Analytical and Bioanalytical Chemistry

, Volume 410, Issue 14, pp 3315–3323 | Cite as

Precise, accurate and user-independent blood collection system for dried blood spot sample preparation

  • Ricardo Neto
  • Andrew Gooley
  • Michael C. Breadmore
  • Emily F. Hilder
  • Florian Lapierre
Research Paper


An accurate and precise 3 μL blood collection and dispensing system is presented for the preparation of dried blood spot (DBS) samples. Using end-to-end glass capillaries in conjugation with pre-punched DBS pads, a blood micro collection system was developed to eliminate the haematocrit dispersion, widely associated with DBS technology, while providing better levels of accuracy and precision during sample preparation. This methodology is compared to traditional micro-volume blood collection systems, such as a pipette and a digitally controlled analytical syringe. Results showed that % of recovery for the capillary methodology was closer to 100% across the three haematocrit (HCT) levels tested and when prepared by two users (98 to 100% for capillaries, 78 to 104% for pipette and 93 to 97% for digital syringe) attesting a higher accuracy. Additionally, by taking advantage of the capillary action mechanism to collect and dispense autonomously the desired volume of blood onto the DBS pad, coefficients of variation between two individuals were significantly lower than with standard methodologies (capillaries—0.05 to 0.77%, pipette—12.71 to 18.53% and digital syringe—0.72 to 1.77%). This alternate aspiration and dispensing methodology could be used by different users without compromising accuracy or precision when handling low volumes of blood during the pre-analytical steps.

Graphical abstract

Comparison of novel capillary dispensing methodology for dried blood spot sample preparation with pipette and digital syringe methodologies through accuracy and precision measurements of caffeine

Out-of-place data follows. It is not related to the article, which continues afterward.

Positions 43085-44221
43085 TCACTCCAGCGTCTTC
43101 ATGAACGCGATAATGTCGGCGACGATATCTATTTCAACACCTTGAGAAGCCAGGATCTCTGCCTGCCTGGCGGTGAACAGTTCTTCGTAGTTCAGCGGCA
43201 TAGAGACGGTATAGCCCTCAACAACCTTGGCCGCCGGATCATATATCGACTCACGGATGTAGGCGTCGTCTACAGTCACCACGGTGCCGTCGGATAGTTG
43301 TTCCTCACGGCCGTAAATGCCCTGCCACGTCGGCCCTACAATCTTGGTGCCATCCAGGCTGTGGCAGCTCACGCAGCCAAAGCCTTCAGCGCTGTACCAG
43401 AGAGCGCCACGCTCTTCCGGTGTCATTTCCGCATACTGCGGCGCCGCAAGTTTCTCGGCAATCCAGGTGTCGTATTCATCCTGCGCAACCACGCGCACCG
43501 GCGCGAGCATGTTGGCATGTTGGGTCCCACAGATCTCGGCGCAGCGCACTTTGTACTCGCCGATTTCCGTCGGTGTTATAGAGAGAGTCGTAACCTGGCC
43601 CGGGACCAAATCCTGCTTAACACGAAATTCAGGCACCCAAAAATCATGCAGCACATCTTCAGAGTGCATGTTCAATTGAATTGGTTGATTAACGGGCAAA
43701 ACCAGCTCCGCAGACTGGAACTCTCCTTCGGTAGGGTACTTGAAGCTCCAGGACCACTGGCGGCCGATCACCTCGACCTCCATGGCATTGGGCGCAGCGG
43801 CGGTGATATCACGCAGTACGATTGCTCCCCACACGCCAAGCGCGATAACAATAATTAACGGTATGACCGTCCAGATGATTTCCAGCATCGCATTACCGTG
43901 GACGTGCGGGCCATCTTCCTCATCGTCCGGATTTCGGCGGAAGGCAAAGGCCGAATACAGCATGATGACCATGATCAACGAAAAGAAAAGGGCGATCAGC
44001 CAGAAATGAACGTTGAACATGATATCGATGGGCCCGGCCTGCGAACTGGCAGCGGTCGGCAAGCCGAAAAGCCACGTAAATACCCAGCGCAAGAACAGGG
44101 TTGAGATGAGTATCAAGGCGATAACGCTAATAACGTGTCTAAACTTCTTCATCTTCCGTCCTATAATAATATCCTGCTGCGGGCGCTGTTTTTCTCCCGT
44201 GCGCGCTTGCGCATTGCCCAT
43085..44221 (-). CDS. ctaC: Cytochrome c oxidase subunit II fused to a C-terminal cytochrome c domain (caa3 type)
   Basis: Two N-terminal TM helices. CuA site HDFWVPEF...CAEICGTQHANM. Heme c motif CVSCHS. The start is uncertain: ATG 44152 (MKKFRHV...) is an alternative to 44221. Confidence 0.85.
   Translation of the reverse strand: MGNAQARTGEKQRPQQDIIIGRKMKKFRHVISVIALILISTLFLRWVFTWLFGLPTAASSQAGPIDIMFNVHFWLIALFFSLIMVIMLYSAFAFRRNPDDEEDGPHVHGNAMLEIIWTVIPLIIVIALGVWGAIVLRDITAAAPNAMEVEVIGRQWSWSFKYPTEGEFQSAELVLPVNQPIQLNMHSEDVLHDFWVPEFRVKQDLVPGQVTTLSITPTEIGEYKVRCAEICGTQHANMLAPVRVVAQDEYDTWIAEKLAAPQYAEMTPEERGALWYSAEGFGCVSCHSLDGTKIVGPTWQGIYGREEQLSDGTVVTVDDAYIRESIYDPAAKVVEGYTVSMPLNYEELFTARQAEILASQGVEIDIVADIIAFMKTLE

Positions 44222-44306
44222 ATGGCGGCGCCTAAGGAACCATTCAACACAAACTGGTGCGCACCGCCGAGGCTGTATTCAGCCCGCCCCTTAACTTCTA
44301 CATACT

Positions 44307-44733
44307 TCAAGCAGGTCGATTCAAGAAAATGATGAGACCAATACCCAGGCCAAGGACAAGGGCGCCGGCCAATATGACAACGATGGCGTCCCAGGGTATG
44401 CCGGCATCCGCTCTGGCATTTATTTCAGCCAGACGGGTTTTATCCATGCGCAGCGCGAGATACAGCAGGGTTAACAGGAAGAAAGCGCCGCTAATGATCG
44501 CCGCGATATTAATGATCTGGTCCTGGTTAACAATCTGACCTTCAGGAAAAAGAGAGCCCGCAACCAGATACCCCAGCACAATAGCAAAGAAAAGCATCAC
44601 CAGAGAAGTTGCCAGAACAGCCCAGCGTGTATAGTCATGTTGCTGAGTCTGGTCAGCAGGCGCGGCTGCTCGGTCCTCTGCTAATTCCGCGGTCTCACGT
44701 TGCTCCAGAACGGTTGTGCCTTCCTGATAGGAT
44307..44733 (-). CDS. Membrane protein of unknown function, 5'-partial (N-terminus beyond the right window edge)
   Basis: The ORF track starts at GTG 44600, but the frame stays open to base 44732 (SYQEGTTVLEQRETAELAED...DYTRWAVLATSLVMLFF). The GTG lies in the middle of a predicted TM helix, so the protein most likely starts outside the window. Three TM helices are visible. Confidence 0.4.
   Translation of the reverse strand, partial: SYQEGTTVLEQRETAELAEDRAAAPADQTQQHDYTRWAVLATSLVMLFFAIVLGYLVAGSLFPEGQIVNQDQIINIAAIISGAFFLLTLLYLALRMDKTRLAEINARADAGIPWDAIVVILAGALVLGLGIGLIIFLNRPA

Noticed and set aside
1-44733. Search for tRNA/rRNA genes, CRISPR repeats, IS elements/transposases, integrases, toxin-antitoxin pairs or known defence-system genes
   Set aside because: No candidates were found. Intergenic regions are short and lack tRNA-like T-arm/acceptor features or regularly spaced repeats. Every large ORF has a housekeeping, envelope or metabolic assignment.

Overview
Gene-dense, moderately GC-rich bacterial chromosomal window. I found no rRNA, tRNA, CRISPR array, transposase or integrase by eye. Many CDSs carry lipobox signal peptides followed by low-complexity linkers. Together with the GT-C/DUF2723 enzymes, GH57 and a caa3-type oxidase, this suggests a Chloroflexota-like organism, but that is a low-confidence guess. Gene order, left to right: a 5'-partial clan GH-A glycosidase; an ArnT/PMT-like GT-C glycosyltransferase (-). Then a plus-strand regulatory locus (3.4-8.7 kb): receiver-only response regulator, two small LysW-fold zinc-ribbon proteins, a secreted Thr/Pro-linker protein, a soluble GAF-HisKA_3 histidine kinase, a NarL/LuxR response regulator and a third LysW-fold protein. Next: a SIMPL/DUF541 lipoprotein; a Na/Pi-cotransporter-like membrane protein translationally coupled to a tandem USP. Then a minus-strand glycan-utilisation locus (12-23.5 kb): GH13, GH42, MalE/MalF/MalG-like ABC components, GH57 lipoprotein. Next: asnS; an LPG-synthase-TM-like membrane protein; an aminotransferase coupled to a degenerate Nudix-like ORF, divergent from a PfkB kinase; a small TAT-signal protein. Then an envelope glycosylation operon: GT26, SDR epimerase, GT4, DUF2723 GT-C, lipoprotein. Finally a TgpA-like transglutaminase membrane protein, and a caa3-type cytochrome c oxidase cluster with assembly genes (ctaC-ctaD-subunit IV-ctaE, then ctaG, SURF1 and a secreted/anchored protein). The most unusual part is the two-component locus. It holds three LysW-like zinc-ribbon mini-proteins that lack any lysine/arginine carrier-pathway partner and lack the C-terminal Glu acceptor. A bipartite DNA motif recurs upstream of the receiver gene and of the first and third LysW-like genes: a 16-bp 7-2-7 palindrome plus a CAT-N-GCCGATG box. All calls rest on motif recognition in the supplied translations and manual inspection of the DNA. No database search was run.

Dried blood spot Microsampling Glass capillary Blood 


Acknowledgements and Funding information

This research was conducted by the Australian Research Council (ARC) Training Centre for Portable Analytical Separation Technologies (IC140100022). MCB is a recipient of an ARC Future Fellowship (FT130100101). RN is a recipient of an ARC ICHDR scholarship and an International Research Tuition Scholarship from the University of South Australia. Support from the University of South Australia, University of Tasmania and Trajan Scientific and Medical is gratefully acknowledged.

Compliance with ethical standards

All volunteers signed a consent form stating their understanding of the experiments and protecting their privacy. Ethics approval was provided by the University of South Australia (application number: 0000036188) and by the University of Tasmania (reference number H0015476) from their respective ethics committees.

Conflict of interest

The authors declare the following competing financial interest(s): Andrew Gooley is an executive director of Trajan Scientific and Medical. Florian Lapierre is subject to intellectual property rights. All the other authors declare that they have no conflict of interest.

Supplementary material

216_2018_993_MOESM1_ESM.pdf (537 kb)
ESM 1 (PDF 536 kb)
216_2018_993_MOESM2_ESM.mp4 (5.3 mb)
ESM 2 (MP4 5457 kb)


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Copyright information

© Springer-Verlag GmbH Germany, part of Springer Nature 2018

Authors and Affiliations

  1. 1.Future Industries InstituteUniversity of South AustraliaAdelaideAustralia
  2. 2.ARC Training Centre for Portable Analytical Separation Technologies (ASTech)HobartAustralia
  3. 3.Trajan Scientific and MedicalRingwoodAustralia
  4. 4.Australian Centre for Research on Separation Science, School of Natural SciencesUniversity of TasmaniaHobartAustralia

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